Craniopharyngioma: A comparison of tumor control with various treatment strategies

Isaac Yang, Michael E. Sughrue, Martin J. Rutkowski, Rajwant Kaur, Michael E. Ivan, Derick Aranda, Igor J. Barani, Andrew T. Parsa

Research output: Contribution to journalArticlepeer-review

137 Scopus citations


Object. Craniopharyngiomas have a propensity to recur after resection, potentially causing death through their aggressive local behavior in their critical site of origin. Recent data suggest that subtotal resection (STR) followed by adjuvant radiotherapy (XRT) may be an appealing substitute for gross-total resection (GTR), providing similar rates of tumor control without the morbidity associated with aggressive resection. Here, the authors summarize the published literature regarding rates of tumor control with various treatment modalities for craniopharyngiomas. Methods. The authors performed a comprehensive search of the English language literature to identify studies publishing outcome data on patients undergoing surgery for craniopharyngioma. Rates of progression-free survival (PFS) and overall survival (OS) were determined through Kaplan-Meier analysis. Results. There were 442 patients who underwent tumor resection. Among these patients, GTR was achieved in 256 cases (58%), STR in 101 cases (23%), and STR+XRT in 85 cases (19%). The 2- and 5-year PFS rates for the GTR group versus the STR+XRT group were 88 versus 91%, and 67 versus 69%, respectively. The 5- and 10-year OS rates for the GTR group versus the STR+XRT group were 98 versus 99%, and 98 versus 95%, respectively. There was no significant difference in PFS (log-rank test) or OS with GTR (log-rank test). Conclusions. Given the relative rarity of craniopharyngioma, this study provides estimates of outcome for a variety of treatment combinations, as not all treatments are an option for all patients with these tumors.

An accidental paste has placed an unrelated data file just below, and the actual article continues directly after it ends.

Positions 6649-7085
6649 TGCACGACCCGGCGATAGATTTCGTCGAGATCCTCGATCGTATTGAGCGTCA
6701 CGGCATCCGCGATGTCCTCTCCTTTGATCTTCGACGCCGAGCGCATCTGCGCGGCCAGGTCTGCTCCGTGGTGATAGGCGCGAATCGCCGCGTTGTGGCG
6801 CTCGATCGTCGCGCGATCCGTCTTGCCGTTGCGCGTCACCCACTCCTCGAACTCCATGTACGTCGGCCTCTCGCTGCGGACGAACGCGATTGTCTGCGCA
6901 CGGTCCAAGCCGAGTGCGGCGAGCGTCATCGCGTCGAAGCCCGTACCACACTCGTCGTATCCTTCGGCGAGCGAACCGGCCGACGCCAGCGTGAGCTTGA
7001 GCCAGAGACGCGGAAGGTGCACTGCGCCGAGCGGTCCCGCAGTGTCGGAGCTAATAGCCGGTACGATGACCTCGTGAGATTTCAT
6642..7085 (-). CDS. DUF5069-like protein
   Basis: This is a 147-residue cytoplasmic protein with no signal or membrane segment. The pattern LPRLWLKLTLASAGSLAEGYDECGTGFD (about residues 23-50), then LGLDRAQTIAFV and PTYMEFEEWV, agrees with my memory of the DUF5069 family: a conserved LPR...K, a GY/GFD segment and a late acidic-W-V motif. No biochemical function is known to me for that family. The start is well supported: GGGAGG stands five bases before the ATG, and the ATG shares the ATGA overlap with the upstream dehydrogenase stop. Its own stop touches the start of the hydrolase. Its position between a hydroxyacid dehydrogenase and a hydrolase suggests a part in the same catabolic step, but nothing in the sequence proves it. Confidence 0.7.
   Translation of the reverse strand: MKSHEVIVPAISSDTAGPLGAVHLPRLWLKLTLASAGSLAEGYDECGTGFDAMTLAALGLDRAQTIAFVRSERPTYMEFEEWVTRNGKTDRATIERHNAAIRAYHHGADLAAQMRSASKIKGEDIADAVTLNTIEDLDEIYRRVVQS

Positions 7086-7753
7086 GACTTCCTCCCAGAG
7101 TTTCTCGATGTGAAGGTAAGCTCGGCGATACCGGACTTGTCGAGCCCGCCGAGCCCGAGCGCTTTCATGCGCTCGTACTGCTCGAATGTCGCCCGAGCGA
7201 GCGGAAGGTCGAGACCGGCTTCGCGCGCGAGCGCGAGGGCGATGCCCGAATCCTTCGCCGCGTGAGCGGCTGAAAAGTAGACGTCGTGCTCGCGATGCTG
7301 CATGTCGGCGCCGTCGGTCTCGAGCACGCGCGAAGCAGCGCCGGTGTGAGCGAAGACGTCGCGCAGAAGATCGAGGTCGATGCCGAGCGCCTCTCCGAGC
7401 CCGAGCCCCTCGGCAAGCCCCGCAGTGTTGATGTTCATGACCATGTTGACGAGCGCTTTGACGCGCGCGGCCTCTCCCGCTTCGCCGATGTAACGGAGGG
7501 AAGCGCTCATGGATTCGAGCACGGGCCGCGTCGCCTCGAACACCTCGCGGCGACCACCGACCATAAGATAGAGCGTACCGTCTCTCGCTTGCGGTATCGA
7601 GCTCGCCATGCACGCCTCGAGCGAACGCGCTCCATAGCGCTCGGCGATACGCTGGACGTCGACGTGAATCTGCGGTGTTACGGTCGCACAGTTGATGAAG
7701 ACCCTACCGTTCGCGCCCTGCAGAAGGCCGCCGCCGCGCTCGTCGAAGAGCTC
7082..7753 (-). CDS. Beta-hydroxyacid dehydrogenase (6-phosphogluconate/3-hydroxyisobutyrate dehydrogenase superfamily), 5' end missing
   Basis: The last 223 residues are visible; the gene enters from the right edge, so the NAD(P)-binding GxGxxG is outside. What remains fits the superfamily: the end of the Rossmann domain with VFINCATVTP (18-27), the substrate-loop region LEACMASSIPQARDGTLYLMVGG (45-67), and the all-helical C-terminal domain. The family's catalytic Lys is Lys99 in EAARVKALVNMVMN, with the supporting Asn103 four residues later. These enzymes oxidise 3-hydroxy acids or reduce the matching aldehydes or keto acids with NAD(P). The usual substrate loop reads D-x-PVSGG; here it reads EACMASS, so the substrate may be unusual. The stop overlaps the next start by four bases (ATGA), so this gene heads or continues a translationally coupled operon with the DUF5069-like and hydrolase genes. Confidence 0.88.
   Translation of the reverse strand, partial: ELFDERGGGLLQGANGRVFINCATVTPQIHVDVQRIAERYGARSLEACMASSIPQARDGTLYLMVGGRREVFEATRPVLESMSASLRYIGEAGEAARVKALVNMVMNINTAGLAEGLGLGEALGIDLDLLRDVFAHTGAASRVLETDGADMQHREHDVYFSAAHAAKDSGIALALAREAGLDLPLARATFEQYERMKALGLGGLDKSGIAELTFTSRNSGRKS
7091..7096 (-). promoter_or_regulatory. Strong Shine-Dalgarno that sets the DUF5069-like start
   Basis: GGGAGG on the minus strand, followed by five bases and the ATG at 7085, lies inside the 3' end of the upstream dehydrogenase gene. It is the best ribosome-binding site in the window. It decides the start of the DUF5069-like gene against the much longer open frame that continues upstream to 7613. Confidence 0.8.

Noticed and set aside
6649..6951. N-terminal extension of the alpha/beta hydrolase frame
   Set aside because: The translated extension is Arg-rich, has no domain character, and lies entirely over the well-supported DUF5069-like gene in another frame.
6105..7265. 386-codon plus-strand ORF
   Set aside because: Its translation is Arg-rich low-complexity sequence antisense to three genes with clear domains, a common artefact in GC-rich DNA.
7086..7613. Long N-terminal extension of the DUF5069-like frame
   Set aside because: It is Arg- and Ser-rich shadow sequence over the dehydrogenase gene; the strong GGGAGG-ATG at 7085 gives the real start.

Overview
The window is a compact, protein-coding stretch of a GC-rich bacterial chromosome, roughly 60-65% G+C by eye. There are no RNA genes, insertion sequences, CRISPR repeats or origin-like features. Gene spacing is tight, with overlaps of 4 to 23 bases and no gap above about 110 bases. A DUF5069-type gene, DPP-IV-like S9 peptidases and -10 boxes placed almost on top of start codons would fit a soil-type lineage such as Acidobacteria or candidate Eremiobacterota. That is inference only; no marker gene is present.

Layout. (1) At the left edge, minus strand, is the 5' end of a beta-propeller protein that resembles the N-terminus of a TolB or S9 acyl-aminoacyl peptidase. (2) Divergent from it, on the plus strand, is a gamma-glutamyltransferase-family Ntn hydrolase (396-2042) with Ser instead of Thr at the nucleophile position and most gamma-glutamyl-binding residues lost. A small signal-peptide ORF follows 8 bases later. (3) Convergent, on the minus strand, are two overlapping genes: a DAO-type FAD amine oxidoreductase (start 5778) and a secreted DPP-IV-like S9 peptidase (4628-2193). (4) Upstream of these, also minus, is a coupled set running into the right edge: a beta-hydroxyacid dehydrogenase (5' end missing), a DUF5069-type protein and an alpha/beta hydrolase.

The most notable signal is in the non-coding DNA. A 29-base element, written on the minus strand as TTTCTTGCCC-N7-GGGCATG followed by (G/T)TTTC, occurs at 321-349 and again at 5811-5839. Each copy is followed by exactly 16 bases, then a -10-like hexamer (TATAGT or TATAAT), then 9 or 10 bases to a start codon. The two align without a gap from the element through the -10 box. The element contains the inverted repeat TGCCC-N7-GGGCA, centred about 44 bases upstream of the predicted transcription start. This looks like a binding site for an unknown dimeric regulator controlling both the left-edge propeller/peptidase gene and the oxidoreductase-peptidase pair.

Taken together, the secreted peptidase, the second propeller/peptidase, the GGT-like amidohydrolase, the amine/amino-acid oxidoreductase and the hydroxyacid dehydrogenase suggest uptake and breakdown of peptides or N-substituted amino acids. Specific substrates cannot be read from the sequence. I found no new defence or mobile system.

Original languageEnglish (US)
Pages (from-to)E5.1-E5.11
JournalNeurosurgical focus
Issue number4
StatePublished - Apr 2010
Externally publishedYes


  • Craniopharyngioma
  • Gross-total resection
  • Radiotherapy
  • Surgery
  • Tumor control

ASJC Scopus subject areas

  • Surgery
  • Clinical Neurology


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